Toyota's basic thinking on passive safety is to minimize the extent of collision injuries by combining vehicle body structures that securely protect occupants during collisions and absorb the impact with equipment that provides effective protection to occupants. Developing this sort of vehicle body structure and safety equipment requires both actual collision testing and computer simulation technology. In 1966, Toyota established its Safety Evaluation Department, which has now been an integral part of research and development for over 40 years. In that time Toyota's evaluation and measurement technology has made excellent progress, and the feedback it provides is reliably applied to product development. In 2003 a new Crash Test Laboratory was constructed at the Higashifuji Technical Center. At this all-weather facility a variety of collision testing and roll-over testing can be carried out indoors. In 1995, Toyota incorporated offset collision tests — something not common at the time — as part of its development aimed at improving dependable safety performance. The desire to pursue world top-level safety led Toyota to set the Global Outstanding Assessment (GOA) voluntary collision-safety goal and develop a collision-safety body structure. Furthermore, evaluation requirements and methods, such as compatibility performance intended for ensuring safety in the event of a collision between large and small vehicles, pedestrian protection, and whiplash injury reduction capabilities, are added as required in line with the times so that Toyota vehicles are continually improving, enabling them to handle an ever-greater variety of accidents. Also, in order to understand how the human body sustains injuries, TMC and Toyota Central R&D Labs have developed human models known as THUMS (Total Human Model for Safety), which can simulate the effects of collisions and other impacts on the human body to a degree that cannot be measured with a crash-test dummy. These models are useful for anticipating where and how an actual human body would sustain injuries in an accident.
Toyota's vision for the future of vehicle safety is embodied in the "Integrated Safety Management Concept." This concept seeks to integrate a vehicle's onboard safety technologies and systems to achieve an even higher level of safety, and to adopt systems that interact with the infrastructure and use information obtained from other nearby vehicles. The ultimate goal is to create vehicles that do not cause accidents. Development of the Integrated Safety Management Concept involves the categorization of driving situations by the degree of accident risk and support for the driver at every stage of the safety spectrum, from parking to active safety, pre-crash safety, passive safety and emergency response. By more closely integrating these systems in the future, Toyota seeks to reduce the dangers related to driving as it pursues the goal to create "vehicles that do not cause accidents."
Integration of Individual Technologies and Systems
Incidence of Road Fatalities 2009
During 2009, in Japan, 4,914 people died in traffic accidents, including 1,717 pedestrians — a figure exceeding the 1,600 automobile drivers or passengers who died. While passenger safety is an essential subject of study, the search for new methods of protecting pedestrians is just as crucial.
Toyota incorporates structures into the engine hood, fenders, bumpers and elsewhere to absorb impact in the event of a collision with head and legs of a pedestrian. Pre-crash active safety is enhanced by millimeter-wave radar and a newly developed stereo camera, both of which make it easier for the driver to detect pedestrians.
How DSRC Works
Safety technology and equipment are evolving at Toyota, where the latest Intelligent Transport Systems (ITS) technology is being applied in the development of active safety systems that integrate vehicles and infrastructure. This new development provides direct communication between the road and the vehicle, or between vehicles, to help drivers prevent accidents, and is scheduled for commercialization in cooperation with relevant public agencies and industrial sectors. When DSRC* service began in FY2009, the Lexus LS was equipped for interactive data exchange with the infrastructure to enhance active safety on the freeway. The Lexus LS system is intended to help prevent accidents by alerting the driver of the presence of a stopped vehicle or a traffic jam ahead in the driver's blind spot, or of a vehicle merging into traffic on an expressway.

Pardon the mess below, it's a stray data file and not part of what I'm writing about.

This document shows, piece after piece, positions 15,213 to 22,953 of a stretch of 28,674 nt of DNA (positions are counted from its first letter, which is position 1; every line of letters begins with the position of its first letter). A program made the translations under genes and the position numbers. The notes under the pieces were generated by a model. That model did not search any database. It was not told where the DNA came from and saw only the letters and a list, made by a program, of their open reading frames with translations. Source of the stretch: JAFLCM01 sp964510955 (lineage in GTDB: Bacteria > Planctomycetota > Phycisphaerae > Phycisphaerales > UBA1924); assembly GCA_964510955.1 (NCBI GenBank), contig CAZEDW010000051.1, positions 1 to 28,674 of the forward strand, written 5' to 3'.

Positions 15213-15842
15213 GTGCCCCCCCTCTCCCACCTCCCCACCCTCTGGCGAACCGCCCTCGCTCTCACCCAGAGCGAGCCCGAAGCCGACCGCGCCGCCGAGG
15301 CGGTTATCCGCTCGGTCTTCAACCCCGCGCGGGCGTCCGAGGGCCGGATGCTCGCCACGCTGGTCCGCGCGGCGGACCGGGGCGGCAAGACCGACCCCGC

*DSRC :Dedicated Short Range Communication
How VSC Has Reduced Accidents
One of the accident-avoidance technologies designed to correct for driving errors and help secure a vehicle's stability, VSC* helps drivers stay in control by helping to prevent skidding caused by factors like abrupt steering input and slippery road surfaces. When sensors detect skidding, VSC automatically optimizes the braking force acting upon each of the four wheels and the engine power sent to each driven wheel. For example, when a vehicle turns less than a driver intends (understeer) in a slippery corner, VSC works to reduce the power output and strengthen the braking force at the inside rear wheel. Contrarily, if the car starts to spin beyond the intended path due to sharp steering input (oversteer), more braking force is sent to the outside front wheel to reduce its spinning.
*VSC:Vehicle Stability Control
The pre-crash safety system is an active safety mechanism designed to reduce collision damage. Pre-crash safety features, including the Pre-Crash Brake and Pre-Crash Seatbelt systems, are activated if the system determines that a collision is inevitable. The Driver Monitor Camera, one of the most advanced technologies, detects the direction of the driver's face, and whether the driver's eyes are open, and alerts the driver with an early warning beep if it senses a possible collision. In addition, because of the greater risk posed by a driver taking longer to respond to the physical alert of the Warning Brake feature, the Pre-Crash Brake system automatically reduces the vehicle's speed.
How the Driver Monitor Works
Both upper and lower eyelid positions are detected to calculate each eye's opened and closed states.
Omnidirectional Body-Structure Compatibility
In pursuit of optimization of vehicle body structure, Toyota has developed an impact-absorbing body and reinforced cabin that has evolved in step with a compatibility concept* designed to help mutual safety in collisions between vehicles of different weights and heights. Toyota performs front, side and rear collision tests on the assumption that the striking vehicle is a heavier, two-ton-class vehicle. Toyota pursues the world's best-in-class passive safety performance.
*Compatibility is a concept intended to assure mutual safety by securing the passive safety of lighter vehicles and reducing the harmful impact of heavier ones.
Side and Curtain Shield Airbag (Prius)
Each front SRS airbag activates in the event of a frontal impact, functioning in combination with a seatbelt to protect a front-seat occupant from physical shock to the head or chest. In the event of a side collision, the SRS side airbag absorbs the impact to a passenger's chest from a strong side impact. SRS curtain shield airbags, mounted inside the front pillar, roof side and rear pillar, fully expand to absorb impact of side passengers' heads.